By Andrew R. Duckworth
I always hate to hear the morning birds chirping to no end when the sky is dark with cloud cover and the temperature changes sharply. “What a pretty song!” some might declare. “What a pretty song!” says the oblivious one. When all of the birds fly away, it becomes apparent that there was no song in their chirping. There was nothing quite so joyful as song. There was no such happy melody. Only warning cries
As I pulled into the parking lot, I spoke on the phone, “Storms are coming. A few this morning, but the more severe this afternoon.” I pulled into my normal parking spot. It isn’t mine, but it might as well be. The same place each time. The morning going to the same start as every morning, as if I want the morning to be normal, routine. But nature has, as it often does, other plans.
Sprinkles, sprinkles on the glass,
Waiting as the minutes pass.
It trickles down in beads and steams.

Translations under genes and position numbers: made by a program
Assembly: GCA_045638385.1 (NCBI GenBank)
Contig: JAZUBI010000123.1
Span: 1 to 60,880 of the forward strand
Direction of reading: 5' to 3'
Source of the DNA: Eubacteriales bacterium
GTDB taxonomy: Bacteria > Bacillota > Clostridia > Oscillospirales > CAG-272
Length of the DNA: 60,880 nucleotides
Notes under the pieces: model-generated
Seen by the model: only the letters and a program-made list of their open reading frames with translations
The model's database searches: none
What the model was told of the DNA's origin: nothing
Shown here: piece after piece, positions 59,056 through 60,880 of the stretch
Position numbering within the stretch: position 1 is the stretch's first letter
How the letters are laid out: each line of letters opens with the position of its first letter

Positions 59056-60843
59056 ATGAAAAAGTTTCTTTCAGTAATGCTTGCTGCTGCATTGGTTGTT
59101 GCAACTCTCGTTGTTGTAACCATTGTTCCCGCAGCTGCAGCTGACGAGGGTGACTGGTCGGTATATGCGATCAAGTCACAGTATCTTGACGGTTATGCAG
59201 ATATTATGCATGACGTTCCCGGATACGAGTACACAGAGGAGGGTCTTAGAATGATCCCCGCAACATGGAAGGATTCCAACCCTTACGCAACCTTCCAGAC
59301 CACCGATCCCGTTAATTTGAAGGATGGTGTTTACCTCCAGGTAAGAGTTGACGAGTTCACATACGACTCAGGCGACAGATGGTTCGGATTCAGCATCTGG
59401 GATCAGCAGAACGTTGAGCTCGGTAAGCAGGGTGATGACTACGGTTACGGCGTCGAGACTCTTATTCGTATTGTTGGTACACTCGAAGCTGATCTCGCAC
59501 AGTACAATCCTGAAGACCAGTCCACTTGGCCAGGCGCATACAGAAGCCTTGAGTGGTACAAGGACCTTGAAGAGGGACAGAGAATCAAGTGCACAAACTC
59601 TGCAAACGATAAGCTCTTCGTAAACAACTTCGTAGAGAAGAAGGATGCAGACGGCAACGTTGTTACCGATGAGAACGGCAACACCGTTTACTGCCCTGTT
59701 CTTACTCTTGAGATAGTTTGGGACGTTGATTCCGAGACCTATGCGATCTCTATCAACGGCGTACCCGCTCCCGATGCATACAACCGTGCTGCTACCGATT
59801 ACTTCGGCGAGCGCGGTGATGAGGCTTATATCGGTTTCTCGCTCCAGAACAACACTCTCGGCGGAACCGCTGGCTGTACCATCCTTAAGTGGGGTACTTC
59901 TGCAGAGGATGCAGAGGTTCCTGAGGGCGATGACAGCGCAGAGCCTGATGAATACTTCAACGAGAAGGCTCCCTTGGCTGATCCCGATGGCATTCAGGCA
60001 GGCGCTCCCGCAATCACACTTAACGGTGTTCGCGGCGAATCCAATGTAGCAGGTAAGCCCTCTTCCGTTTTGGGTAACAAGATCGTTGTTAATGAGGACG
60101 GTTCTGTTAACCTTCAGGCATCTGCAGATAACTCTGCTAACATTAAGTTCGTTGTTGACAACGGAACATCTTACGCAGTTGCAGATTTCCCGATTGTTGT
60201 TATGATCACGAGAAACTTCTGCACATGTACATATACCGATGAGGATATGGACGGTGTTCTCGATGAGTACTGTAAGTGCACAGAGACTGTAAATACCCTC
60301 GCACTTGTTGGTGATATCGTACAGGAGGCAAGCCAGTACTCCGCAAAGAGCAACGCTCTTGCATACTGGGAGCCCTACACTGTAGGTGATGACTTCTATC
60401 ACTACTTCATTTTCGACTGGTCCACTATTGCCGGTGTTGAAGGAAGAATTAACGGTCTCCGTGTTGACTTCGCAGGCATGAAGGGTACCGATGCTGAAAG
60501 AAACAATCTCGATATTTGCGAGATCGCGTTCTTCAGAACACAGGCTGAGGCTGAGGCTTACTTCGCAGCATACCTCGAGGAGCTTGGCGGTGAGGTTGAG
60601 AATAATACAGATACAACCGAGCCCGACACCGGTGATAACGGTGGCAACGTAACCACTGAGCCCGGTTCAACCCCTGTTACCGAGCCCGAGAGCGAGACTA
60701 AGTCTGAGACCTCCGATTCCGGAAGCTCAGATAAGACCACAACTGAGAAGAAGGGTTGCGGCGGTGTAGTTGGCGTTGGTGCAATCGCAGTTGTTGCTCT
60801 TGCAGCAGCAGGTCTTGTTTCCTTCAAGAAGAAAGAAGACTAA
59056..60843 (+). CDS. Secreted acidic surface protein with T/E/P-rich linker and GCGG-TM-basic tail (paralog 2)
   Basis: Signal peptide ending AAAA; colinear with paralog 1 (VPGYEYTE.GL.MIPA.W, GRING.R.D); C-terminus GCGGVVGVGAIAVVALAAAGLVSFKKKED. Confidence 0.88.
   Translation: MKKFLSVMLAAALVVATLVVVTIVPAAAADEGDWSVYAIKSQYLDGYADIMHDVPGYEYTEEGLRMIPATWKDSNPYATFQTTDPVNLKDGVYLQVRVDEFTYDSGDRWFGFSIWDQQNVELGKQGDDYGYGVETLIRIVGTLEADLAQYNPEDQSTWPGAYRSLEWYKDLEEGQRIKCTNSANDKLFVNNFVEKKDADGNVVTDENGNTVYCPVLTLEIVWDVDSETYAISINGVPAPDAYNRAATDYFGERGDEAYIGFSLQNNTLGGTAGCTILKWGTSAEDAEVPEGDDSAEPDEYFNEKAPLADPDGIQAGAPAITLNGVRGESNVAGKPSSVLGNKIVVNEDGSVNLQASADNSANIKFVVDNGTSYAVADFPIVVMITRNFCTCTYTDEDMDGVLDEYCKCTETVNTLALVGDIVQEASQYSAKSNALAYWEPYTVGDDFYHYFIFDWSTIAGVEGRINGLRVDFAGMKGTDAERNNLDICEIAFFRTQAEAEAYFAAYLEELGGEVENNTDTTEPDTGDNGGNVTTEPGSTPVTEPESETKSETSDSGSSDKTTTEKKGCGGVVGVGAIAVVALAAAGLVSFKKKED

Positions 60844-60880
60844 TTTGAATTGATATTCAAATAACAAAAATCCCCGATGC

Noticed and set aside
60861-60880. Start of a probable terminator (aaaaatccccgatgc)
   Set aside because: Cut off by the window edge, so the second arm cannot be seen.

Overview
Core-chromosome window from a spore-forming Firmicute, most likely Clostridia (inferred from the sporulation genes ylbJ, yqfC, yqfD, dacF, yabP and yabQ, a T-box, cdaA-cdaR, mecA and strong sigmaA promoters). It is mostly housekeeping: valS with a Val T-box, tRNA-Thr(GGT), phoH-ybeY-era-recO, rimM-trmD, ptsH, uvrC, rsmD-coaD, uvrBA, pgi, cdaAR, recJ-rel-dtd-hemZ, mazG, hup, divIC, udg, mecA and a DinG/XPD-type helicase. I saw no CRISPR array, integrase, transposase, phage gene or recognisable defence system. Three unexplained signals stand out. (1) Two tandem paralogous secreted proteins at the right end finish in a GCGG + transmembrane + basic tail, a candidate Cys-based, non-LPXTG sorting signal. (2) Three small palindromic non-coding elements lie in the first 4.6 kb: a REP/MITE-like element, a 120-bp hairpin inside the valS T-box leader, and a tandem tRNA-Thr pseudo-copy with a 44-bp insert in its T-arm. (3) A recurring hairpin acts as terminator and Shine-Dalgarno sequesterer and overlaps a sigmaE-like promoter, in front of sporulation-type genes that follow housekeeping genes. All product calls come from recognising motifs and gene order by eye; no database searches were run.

The springtime storm is here, alas.
Inside, I hear the claps. I hear the wind whip and howl. I hear the rain tap the windows. I hear the pea-sized hail ping and ding. I see the flashes through the window. I see the trees wave, but not to say hello. I see barely anything as the rain clouds the view.
Sirens wail like air raids.
In need of one more barricade.
The wind wraps round and cloud comes down.
No comfort and no serenade.
Calm, like the world stops moving for a moment, as if danger never was. Birds. I hear them, as if they never left. Somehow, that chirping seems to carry a song, perhaps a song of thanksgiving, a song of thanks to the One who sees and knows all for keeping them out of harms way. And, out that window, the sun’s first rays pierce the clouds and illuminates the area as if some holy place, as if paradise.